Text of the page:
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15 Lessons (35m)
    • 1. Copyright Course Introduction

    • 2. How to Make the Most of this Course

    • 3. What is Copyright, Rights of Copyright Owner, & What Copyright Doesn’t Cover?

    • 4. 3 Most Important Rules of Copyright You Need to Know

    • 5. Copyright Symbol © - Do I Need Give Notice of Copyright?

    • 6. What’s the Difference between Copyright vs. Trademark vs. Patent?

    • 7. International Copyright - How Do I Get Copyright Protection Internationally?

    • 8. What is “Work Made for Hire?” & How Does it Apply to Me as a Content Creator?

    • 9. What is Copyright Infringement?

    • 10. What If I’m Caught for Copyright Infringement?

    • 11. What’s the Penalty for Copyright Infringement?

    • 12. How Do I Protect My Work by Registering My Copyright?

    • 13. Fair Use Defense -- How to Use Copyrighted Work without Getting in Trouble

    • 14. Public Domain -- Are Facts, Numbers, and Ideas Okay to Use?

    • 15. Course Summary & Final Words


About This Class

Whether you’re an artist, author, photographer, or anyone else who creates works of arts to support yourself, you will need to protect your creative work in the form of copyright protection.

Developing creative works represents an important investment of time, effort, and other valuable resources. Taking steps to secure your work is an important aspect of protecting your investment.

By the end of this course, you’ll be well-equipped to use copyright protection for your benefit and to avoid serious legal issues with copyright infringement

Everything you need to know about copyright is in this course so you don’t have to worry about missing anything.

What is Copyright?

Intellectual property rights are legally recognized exclusive rights to creations of the mind. The purpose of intellectual property rights is to promote the progress of artists by giving creators exclusive rights to their works.

As you can imagine, if you created something and everybody had the right to use it without paying you, not very many people would go through the trouble of creating anything!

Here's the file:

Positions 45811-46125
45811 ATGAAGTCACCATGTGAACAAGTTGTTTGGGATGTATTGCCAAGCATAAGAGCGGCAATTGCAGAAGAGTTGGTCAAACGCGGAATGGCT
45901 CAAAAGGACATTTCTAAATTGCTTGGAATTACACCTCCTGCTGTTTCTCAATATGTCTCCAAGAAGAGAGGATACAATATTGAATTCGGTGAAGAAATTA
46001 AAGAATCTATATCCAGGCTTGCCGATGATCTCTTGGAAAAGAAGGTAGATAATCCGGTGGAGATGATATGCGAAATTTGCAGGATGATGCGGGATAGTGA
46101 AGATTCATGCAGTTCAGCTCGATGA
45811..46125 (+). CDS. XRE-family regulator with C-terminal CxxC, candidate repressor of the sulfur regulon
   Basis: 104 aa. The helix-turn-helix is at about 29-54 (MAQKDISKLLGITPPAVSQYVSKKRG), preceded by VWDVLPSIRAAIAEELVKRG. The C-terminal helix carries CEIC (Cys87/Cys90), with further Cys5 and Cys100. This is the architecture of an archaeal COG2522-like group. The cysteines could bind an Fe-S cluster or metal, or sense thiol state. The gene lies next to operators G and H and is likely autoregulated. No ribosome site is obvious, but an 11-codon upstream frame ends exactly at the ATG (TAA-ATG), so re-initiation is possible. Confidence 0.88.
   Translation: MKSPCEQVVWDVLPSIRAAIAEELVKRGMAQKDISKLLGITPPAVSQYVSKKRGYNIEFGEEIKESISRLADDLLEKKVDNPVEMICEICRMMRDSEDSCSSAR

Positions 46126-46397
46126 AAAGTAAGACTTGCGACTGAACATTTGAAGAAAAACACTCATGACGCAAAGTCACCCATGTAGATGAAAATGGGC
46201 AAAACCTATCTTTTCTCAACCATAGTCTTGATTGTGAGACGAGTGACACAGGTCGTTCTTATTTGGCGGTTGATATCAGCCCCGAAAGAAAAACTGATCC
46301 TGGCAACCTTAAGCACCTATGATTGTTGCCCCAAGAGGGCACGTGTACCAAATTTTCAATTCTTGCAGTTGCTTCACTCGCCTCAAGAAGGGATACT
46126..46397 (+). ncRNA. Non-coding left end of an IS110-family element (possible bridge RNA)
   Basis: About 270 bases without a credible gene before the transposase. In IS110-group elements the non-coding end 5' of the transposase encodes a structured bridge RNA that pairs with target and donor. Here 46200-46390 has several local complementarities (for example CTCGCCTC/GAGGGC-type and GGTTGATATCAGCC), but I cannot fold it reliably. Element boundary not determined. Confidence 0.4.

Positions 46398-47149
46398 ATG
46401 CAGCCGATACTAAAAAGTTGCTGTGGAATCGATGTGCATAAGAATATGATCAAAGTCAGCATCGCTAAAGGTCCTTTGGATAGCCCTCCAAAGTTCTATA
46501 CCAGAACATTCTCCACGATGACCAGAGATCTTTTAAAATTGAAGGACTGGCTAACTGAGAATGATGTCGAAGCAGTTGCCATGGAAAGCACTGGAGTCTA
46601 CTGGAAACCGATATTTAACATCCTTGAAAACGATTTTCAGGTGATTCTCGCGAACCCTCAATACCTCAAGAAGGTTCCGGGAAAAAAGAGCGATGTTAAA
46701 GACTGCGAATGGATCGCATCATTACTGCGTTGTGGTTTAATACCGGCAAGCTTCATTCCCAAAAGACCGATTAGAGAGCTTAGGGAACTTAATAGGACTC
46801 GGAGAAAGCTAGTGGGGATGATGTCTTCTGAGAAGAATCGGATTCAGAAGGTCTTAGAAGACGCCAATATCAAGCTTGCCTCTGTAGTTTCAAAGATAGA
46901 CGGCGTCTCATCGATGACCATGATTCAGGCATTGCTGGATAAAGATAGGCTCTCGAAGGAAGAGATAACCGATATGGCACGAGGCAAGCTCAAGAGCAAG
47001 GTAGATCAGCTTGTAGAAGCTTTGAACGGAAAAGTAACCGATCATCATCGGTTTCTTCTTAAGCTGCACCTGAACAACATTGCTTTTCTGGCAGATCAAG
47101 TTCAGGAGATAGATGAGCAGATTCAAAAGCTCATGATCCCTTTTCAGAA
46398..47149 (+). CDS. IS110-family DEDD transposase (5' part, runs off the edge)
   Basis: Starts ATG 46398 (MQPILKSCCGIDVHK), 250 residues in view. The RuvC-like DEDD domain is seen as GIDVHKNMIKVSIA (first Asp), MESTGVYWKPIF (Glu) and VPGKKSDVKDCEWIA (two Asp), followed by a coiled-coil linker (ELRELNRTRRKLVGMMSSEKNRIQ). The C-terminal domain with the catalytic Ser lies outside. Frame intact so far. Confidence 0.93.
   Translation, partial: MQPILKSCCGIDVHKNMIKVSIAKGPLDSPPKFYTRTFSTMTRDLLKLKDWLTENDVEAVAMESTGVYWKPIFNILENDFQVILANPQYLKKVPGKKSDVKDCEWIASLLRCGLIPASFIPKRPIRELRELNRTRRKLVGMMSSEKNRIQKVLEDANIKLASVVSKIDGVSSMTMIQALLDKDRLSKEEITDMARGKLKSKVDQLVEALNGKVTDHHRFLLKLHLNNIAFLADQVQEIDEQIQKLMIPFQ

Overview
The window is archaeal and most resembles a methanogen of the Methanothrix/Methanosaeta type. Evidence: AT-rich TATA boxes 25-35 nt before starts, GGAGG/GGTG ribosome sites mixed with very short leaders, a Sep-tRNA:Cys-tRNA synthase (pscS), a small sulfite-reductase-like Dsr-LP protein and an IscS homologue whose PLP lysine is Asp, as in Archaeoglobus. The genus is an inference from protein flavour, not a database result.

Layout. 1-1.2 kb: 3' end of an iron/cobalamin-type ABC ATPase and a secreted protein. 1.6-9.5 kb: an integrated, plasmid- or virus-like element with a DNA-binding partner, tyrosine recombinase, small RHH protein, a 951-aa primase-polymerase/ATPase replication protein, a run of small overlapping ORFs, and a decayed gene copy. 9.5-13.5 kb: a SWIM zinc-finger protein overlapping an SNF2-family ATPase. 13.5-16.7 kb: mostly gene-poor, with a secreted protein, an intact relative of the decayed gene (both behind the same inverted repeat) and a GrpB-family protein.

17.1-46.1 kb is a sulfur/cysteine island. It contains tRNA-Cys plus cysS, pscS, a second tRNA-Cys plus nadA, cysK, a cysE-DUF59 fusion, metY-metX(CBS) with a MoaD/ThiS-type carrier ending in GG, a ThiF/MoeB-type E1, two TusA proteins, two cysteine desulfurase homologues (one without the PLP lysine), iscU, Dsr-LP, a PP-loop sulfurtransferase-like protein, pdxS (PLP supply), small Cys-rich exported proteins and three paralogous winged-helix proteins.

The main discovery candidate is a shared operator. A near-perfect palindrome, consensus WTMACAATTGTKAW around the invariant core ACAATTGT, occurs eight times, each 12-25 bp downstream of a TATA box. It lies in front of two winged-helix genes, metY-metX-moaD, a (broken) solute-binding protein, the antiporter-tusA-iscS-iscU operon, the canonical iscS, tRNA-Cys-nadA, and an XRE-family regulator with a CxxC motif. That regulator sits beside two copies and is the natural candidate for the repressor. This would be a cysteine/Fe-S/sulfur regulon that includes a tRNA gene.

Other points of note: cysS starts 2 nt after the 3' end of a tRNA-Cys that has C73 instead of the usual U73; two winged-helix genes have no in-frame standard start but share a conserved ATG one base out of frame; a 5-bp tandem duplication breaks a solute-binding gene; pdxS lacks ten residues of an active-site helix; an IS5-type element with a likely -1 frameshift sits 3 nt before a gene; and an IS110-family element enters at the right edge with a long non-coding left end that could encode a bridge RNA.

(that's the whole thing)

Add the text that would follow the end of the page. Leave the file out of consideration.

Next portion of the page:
Copyright is a law that gives you ownership over the things you create. Copyright also allows you to legally protect your creative work.

Copyright protects any kind of creative work, including photos, videos, blogs, books, articles, songs, plays, sculptures, sound recordings, and other creative works. When you create any of these, you own the copyright to it.

Copyright to these creative works are your rights and your rights alone. Unless you willingly give permission for anyone to do any of these, no one can violate them legally.

In general, it’s illegal for anyone use or copy your work without your permission, but there are some exceptions and limitation to Copyright — Fair Use and Public Domain — both which we will cover in detail in this course.

Typically, content creators, authors, artists, photographers, and other creative professionals need copyright protection for their work.


The Internet is fast becoming a sanctuary of copyright abuse. 

The idea of freedom of information and the ease of posting, copying and distributing messages online has created a false impression that text and graphic posted online are except from copyright protection. However, this is not true.

Copyright law was established not to give the author the right to deny his or her work to other people, but instead to encourage its creation. 

Copyright is a delicate balance between the rights of the creator and the public’s interest.

When it comes to photos, images, and content, when in doubt, assume it’s subject to copyright and don’t use it without the appropriate permission.

There are many free resources for images and videos, whether public domain, licensed creative commons or inexpensive stock images, that you can find as a resource in this course so you really shouldn’t need to use copyright-protected works for your blog, website, or video.

My goal in this course is to help you better understand how to use images, videos, text, and other content in a way that is both legal and respectful of the author’s ownership rights. 

Fair Use may be an exception allowing you to use copyrighted content, but chances are you’ll find your content taken down by your host if the copyright holder disagrees.


  • How to Use Content That Isn't Yours - quick but comprehensive summary of what you should do if you want to use any image, video, or content that isn't yours. Don't use anyone else's content until you've reviewed this!
  • Resources of Images You Can Use Without Legal Trouble- it’s common practice to snag photos off Google Images, but just because everyone is doing it doesn’t make it right. In the course you will find a great source of websites you can use to find pictures without worrying about copyright infringement.
  • Resources of Videos You Can Use Without Legal Trouble - You are free to embed any video from YouTube and other video platform on your blog or website as long as it gives you the embed option. That being said, you can’t necessarily use parts from videos on YouTube to make mashups or as part of another video. Be sure to have permission to use any video that you are cutting, making changes to, or adding to a project.

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